• Can anyone offer any good insight/analysis on why the Dutch were so much more dominant in the second half? Spaniard fatigue coupled w/ Dutch fitness finally breaking them down? Spaniards losing their confidence after the first two goals? Any tactical adjustments? I’m still in shock at how different the two halves were.

      • Maybe two things, I’d guess. First is loss of Spanish confidence, because it’s been a long time since something like that happened to them. Second is possession teams aren’t very good at playing from behind, so the more they push away from their comfortable tactics the more the other team finds opportunities.

      • Mr. M

        The Netherlands are set up to control the midfield and then get the ball to Robben, RVP or Sneijder, three brilliant creative players , who can make something happen. Once they went ahead, their confidence went sky high and Spain’s went down, with Casillas’ uncharacteristic blunder being a big moment. Once a team like the Netherlands gets rolling they are hard to stop.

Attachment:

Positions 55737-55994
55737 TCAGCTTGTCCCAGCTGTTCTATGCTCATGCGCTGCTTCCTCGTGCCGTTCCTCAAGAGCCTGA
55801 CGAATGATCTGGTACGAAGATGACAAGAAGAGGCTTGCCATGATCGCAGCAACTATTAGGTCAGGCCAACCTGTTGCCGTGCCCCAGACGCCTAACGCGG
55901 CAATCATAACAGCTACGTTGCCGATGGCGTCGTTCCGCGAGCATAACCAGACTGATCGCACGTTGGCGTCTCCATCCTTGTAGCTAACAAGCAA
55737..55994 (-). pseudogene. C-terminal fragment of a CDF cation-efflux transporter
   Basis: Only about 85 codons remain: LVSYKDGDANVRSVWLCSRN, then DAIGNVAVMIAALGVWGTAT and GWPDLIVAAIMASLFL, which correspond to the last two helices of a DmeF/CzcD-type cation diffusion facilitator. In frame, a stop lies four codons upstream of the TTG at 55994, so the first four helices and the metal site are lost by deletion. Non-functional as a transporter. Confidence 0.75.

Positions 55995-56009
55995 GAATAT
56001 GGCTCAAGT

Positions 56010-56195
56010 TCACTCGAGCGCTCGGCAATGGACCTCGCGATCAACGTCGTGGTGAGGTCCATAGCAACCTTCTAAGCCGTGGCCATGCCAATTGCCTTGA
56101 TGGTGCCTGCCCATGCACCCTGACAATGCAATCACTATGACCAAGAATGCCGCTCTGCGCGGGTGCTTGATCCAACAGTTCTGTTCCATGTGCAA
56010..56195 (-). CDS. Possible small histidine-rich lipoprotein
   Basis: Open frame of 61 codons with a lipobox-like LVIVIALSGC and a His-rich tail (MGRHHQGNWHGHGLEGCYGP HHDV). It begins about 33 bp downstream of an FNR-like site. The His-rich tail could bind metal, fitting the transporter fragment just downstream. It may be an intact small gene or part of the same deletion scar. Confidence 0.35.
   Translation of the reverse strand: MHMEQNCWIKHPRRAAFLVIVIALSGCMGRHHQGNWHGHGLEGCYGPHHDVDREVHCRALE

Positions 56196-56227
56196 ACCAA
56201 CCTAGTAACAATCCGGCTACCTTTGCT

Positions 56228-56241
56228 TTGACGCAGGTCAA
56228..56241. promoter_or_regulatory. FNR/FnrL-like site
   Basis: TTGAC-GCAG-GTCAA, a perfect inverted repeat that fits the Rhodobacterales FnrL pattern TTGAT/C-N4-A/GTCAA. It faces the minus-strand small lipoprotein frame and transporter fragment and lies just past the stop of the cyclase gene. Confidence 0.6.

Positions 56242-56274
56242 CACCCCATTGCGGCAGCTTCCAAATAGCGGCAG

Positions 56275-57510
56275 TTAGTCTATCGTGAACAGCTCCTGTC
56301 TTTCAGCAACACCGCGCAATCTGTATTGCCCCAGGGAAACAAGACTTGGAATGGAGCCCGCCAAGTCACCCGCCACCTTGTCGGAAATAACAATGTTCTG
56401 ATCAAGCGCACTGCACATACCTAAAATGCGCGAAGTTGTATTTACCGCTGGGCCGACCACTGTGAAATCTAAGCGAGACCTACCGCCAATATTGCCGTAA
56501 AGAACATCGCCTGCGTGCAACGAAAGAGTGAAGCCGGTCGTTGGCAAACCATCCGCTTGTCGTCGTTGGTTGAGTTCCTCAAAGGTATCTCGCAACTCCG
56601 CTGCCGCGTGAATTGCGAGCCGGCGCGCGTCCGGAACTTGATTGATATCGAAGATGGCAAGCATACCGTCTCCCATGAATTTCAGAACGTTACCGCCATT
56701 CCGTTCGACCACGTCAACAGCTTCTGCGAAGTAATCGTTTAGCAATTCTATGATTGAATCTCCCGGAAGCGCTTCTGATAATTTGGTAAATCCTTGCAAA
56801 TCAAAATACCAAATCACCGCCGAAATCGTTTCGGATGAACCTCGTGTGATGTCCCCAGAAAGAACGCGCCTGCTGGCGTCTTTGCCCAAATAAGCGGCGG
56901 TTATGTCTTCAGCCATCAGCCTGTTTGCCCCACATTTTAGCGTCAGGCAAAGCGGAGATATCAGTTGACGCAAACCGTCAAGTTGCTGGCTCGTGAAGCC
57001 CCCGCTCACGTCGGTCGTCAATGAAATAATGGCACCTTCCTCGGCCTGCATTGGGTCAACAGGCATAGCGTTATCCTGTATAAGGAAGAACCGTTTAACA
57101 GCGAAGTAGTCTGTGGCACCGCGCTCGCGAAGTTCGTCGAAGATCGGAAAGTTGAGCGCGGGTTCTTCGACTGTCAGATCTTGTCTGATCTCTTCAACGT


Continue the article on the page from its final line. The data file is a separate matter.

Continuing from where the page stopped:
Spain for all their dominance in possession, basically don’t score a lot and are not good at the come from behind mode. Costa may have been an attempt to fix that but he did not look integrated into the offense yet nor did he look fit, neither of which should come as a surprise

  3. Spain ranked#1……Netherlands ranked #15

    Germany ranked #2….USA ranked #13

    HAHAHAHAHA……….Anything is everything at the WORLD CUP!!!!!

    • Well, to be fair, Netherlands has enormous talent and should be ranked much higher. There is no way we are better than them.

    • Yes, but why the timing? The discovery period of the investigation has already concluded, per the lead investigator. They are writing up their findings. FIFA did not suspend him during the interview window…. what’s the point now? If he is complicit, he certainly wouldn’t talk to the press at this point (other than to distance himself)

      Who is “FIFA” in this situation? Who is suspending him? Who is the ethics committee? We don’t know.

      • Seems to me as if FIFA is trying to protect the rights of the board members not to self-incriminate while at the same time appearing to take the “fight” against corruption seriously. It’s not their first rodeo, as the saying goes.